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Velletri, Province of Roma, Lazio

The town rises on a hill, Monte Artemisio, in the southern part of the Colli Albani, and offers a wonderful view on the Pontina Plain. It is one of the communes known together as Castelli Romani, and is renowned as one of the main centres for wine production in Latium.

Info

  • Altitude: 332 m a.s.l
  • Population: about 53,000 inhabitants in 2010
  • Zip/postal code: 00049
  • Dialing Area Code: +39 06
  • Patron Saint: St. Clemente, celebrated on 23rd November.
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Provinces of Lazio

Administrative divisions

  • The urban centre is divided into six quarters called "Decarcie": Portella, Collicello, Santa Maria, Castello, Santa Lucia, San Salvatore.
  • The large countryside is instead divided into a great many "contrade": Acquavivola, Arcioni, Campetto dei Macellari, Capitancelli, Carbonara, Casal Ginnetti, Casale, Case Nuove, Ceppeta, Cigliolo, Cinque Archi, Colle Calcagno, Colle Caldara, Colle Carciano, Colle Catalini, Colle dei Marmi, Colle del Vescovo, Colle d'Oro, Colle Formica, Colle Giorgi, Colle Ionci, Colle Noce, Colle Ospedale, Colle Ottone, Colle Perino, Colle Petrone, Colle Piombo, Colle Rosso, Colle Salvia, Colle San Clemente, Colle San Francesco, Colle San Giovanni, Colle Stringa, Colle Zioni, Colonnella, Comune, Fienili, Fontana Fiume, Fossatello, Giannottola, La Chiusa, La Faiola, La Parata, Lazzaria, Le Corti, Lupacchiotti, Lupacchiotti, Malatesta, Mercatora, Morice, Muracce, Paganico, Papazzano, Peschio, Poggi d'Oro, Ponte di Mele, Ponte Massorano, Ponte Massorano, Pozzetti, Prato di maggio, Pratolungo, Rioli, S.Eurosia, Santo Tomao, Selvanova, Selvanova, Soleluna, Tevola, Troncavia, Ulica, Vascucce.

History

A settlement here existed since pre-historic times, though scholars debated if Etruscan, Latin or Volscan. During the reign of the Roman King Ancus Marcius in 494 BC the city was conquered by the Romans and called Velitrae, from the corresponding Volscan term Velcester. It became a flourshing Roman municipium and a site patrician villas, temples and an amphitheatre. The gens Octavia came from Velitrae: his most famous member was Augustus, who spent his youth there.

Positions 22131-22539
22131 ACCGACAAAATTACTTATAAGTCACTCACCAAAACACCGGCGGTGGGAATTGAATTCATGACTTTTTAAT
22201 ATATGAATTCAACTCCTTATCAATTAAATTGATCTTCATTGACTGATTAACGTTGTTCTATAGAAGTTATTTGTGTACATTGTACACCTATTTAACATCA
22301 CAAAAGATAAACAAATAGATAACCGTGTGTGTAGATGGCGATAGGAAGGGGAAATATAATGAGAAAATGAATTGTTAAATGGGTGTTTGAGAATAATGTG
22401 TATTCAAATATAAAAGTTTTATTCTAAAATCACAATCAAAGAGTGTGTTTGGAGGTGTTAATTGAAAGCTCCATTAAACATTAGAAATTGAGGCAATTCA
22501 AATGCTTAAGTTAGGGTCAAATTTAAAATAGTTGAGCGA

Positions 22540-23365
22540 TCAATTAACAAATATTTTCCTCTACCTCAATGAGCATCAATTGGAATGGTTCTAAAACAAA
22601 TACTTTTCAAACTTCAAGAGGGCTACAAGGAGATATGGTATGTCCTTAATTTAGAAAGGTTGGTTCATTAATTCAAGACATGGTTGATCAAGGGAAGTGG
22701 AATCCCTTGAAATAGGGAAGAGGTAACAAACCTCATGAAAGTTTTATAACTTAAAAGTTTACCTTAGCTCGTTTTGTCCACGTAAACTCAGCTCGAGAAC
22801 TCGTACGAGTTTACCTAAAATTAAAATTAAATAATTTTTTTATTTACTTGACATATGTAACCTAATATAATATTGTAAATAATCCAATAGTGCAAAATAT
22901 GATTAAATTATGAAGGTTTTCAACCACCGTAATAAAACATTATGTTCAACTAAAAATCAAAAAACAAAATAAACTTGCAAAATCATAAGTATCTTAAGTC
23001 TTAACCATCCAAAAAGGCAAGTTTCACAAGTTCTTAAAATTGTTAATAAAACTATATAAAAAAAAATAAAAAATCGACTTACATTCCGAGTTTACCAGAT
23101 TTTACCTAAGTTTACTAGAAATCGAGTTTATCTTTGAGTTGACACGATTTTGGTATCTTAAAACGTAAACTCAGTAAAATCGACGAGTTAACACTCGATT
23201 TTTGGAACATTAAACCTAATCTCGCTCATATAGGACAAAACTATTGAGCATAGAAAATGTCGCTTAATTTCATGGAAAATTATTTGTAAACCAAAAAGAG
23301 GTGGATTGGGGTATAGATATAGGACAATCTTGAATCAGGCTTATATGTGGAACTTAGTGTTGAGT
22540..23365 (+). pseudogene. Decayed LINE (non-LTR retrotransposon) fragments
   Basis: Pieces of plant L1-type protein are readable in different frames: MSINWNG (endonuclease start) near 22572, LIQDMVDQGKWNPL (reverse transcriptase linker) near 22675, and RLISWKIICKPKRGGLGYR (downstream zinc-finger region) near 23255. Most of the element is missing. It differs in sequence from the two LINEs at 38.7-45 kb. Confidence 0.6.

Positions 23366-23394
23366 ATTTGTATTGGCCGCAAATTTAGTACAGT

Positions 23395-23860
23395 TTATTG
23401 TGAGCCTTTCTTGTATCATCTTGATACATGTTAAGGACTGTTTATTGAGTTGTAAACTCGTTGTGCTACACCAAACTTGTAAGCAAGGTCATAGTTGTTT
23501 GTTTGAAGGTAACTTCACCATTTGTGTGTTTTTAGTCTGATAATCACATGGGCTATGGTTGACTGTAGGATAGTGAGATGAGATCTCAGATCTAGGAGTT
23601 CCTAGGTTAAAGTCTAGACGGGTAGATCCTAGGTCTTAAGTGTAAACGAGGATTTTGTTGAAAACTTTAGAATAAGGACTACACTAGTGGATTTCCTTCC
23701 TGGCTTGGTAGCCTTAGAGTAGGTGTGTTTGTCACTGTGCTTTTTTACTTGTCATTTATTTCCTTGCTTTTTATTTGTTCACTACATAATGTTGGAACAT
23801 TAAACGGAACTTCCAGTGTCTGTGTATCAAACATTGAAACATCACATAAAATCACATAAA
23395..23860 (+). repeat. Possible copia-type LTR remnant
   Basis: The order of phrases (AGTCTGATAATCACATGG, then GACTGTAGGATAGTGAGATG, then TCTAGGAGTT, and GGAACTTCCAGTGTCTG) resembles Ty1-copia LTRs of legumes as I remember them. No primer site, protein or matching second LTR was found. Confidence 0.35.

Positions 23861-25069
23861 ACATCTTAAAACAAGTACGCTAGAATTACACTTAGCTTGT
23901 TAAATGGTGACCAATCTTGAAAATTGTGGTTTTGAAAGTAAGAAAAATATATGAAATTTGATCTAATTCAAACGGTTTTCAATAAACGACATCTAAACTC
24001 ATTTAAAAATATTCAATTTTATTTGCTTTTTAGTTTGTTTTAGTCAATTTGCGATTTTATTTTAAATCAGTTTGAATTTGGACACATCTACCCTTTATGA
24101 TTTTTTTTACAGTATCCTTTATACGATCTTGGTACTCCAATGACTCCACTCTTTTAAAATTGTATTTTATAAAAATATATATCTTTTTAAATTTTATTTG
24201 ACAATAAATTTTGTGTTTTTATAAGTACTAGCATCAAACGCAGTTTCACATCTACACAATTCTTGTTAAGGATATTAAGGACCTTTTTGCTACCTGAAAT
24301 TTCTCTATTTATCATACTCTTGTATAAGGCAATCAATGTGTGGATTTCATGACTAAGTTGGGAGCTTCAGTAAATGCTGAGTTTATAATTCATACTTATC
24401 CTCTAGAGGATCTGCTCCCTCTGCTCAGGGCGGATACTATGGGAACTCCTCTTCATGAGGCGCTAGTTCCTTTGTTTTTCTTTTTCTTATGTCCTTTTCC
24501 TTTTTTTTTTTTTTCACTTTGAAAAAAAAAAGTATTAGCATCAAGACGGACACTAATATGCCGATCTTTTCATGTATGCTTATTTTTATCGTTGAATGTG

In the 5th century AD it was the seat of a bishopric and in the following one it became an imperial city after the Byzantine reconquest of Italy. In the Middle Ages it started a diffucult recover, culminating in the 12th century with its declaration as a free commune. In the 14th and in the first half of the 15th centuries Velletri fought against the commune of Rome and the barons of Lazio, and later became part of the Church State. Between September 2, 1943, and June 2, 1944, Velletri was heavily bombed by the Allied Powers.

What to see

  • The Palazzo Comunale, with a porch entrance, begun in 1572 by Giacomo della Porta on a design by Vignola and finished in 1741 by Filippo Barigioni, houses the City's Archaeological Museum.
  • The Cathedral of San Clemente, erected in the 4th century over the ruins of an ancient temple. It has three naves and was rebuilt in the current form in 1659-1662. The Renaissance gate is by Traiano da Palestrina (1512). The interior has several frescoes, while the Capitular Museum houses important relics and paintings by Gentile da Fabriano and Antoniazzo Romano.
  • The Tempietto Bramantesco, constructed by Alessandro da Parma in 1523.

Where to stay in Velletri